Our leaders have failed us.Local television news would rather entertain than inform.
Steel is not the future of our regional economy.
Thomas Mulready sits inside Detroit Avenue's Phoenix Coffee House, stirring his tea, rattling off the reasons why he believes Cleveland's much-hyped renaissance of the mid-'90s has drifted into neutral. An information-technology consultant by day and one-time senior vice president for National City Bank, Mulready has lately turned into a crusader by way of a humble "e-letter" dubbed "Cool Cleveland."
It started showing up in e-mail accounts last fall, mainly as a vehicle to draw attention to local arts and entertainment events that don't get much ink anywhere else. Along the way, it's evolved into a way for Mulready to spark debate among Greater Clevelanders about what can be done to help pull the region out of its widely perceived slump.
"Even though it might be a little presumptuous, it's important for people to put themselves out on the limb and take a risk," Mulready says, the bill of a charcoal baseball cap framing his heavy black glasses. "Risk being embarrassed or contradicted or stepping on toes."
In the first several issues of "Cool Cleveland," Mulready wonders aloud why Pittsburgh's local arts scene is creaming ours, proposes a rally to help convince biotech firm Athersys to stay in Cleveland and mourns the move of local musician Tim Askin, who remarked that "everybody cool is leaving town" before he himself left last fall. Where possible, Mulready includes hypertext links so readers can delve deeper than his four- of five-line take on a topic if they choose.
"That section is actually very critical of Cleveland," Mulready notes. "There is a lack of leadership here and it's not getting talked about. I'm putting it out there and saying, 'Here's what's happening' or 'Here's what other cities are doing. Why aren't we doing them?' "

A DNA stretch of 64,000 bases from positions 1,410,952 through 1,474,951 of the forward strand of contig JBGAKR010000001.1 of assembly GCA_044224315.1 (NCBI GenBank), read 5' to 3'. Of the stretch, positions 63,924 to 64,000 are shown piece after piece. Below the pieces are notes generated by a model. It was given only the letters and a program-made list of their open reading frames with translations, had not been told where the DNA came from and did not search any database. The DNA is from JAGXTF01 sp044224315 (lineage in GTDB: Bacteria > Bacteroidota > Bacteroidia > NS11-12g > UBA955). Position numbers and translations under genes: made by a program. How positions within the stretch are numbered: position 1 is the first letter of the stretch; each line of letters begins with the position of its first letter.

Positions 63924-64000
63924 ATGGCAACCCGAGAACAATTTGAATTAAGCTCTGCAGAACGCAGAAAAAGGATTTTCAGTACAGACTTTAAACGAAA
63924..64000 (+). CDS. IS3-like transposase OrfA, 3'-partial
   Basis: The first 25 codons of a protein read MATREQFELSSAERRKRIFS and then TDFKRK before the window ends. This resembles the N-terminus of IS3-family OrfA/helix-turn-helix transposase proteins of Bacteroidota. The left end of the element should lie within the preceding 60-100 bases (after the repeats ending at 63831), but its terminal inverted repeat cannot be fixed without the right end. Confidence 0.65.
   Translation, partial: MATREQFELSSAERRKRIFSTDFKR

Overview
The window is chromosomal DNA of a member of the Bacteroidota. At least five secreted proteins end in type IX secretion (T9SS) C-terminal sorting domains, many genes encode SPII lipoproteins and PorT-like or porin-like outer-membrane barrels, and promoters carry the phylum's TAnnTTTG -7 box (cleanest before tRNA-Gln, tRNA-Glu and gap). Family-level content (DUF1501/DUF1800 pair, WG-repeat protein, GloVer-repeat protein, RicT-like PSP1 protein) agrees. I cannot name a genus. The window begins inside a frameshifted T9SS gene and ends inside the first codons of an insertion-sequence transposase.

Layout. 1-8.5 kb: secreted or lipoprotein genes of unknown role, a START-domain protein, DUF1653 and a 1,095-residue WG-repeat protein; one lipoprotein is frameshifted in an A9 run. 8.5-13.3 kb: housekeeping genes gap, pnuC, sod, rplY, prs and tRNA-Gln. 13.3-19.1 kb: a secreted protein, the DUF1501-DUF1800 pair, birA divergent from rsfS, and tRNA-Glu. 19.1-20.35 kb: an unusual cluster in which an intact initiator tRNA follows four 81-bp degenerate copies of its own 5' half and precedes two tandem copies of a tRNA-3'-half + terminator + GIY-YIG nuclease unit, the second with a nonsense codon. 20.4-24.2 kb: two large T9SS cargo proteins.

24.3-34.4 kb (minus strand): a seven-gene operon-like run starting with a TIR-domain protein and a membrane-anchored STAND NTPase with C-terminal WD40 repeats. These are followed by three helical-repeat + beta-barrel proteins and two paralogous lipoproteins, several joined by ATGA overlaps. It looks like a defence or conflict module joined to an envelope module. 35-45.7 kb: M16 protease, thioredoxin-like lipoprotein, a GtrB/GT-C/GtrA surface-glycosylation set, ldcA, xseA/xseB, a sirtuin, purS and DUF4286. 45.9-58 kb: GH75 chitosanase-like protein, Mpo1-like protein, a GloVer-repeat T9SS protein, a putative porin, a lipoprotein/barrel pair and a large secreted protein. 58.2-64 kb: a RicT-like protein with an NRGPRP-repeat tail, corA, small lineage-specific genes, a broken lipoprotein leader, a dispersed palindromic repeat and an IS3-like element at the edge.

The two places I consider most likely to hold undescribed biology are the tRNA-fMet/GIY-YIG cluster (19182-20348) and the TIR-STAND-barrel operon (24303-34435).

That's only half of the package, though. The heart of "Cool Cleveland" why Mulready started it in the first place is his hand-picked list of local entertainment options, ranging from dance theater to poetry slams to local rock 'n' roll shows. They are the events that don't
usually get newspaper coverage or end up drowned in the tiny-type sea of entertainment listings.
In fact, "Cool Cleveland" began as a courtesy to a handful of Cirque du Soleil performers who asked Mulready during their stay what there was to do around town. He sent the same e-mail to friends in the arts community, then friends in the corporate sector. It grew from there.
Mulready pushes the arts scene strongly not only because he is part of it (he was founding director of the Cleveland Performance Art Festival staged here from 1988 through 1999), but because he sees it as a way to help revive tired neighborhoods and create a new buzz and personality for the city. "I'd rather see Cleveland as an exporter of culture than an importer of culture," he explains. "I'm really focused on things being created here and sent out into the world."
efore that happens, however, Mulready says Cleveland must start supporting local artists, rather than focusing on the national rock acts and touring Broadway productions that flit through town.
"If you added up all the money we literally stick in an envelope and ship out of town, it's hilarious," he says. "Instead, go out and check out a really cool regional band. You're probably going to have more fun, it's going to be a lot more accessible and it keeps the money here and develops our local artists."
Cool idea. The question is whether anyone out there will listen.
Not on the "Cool Cleveland" subscription list? Send an e-mail request to email@example.com.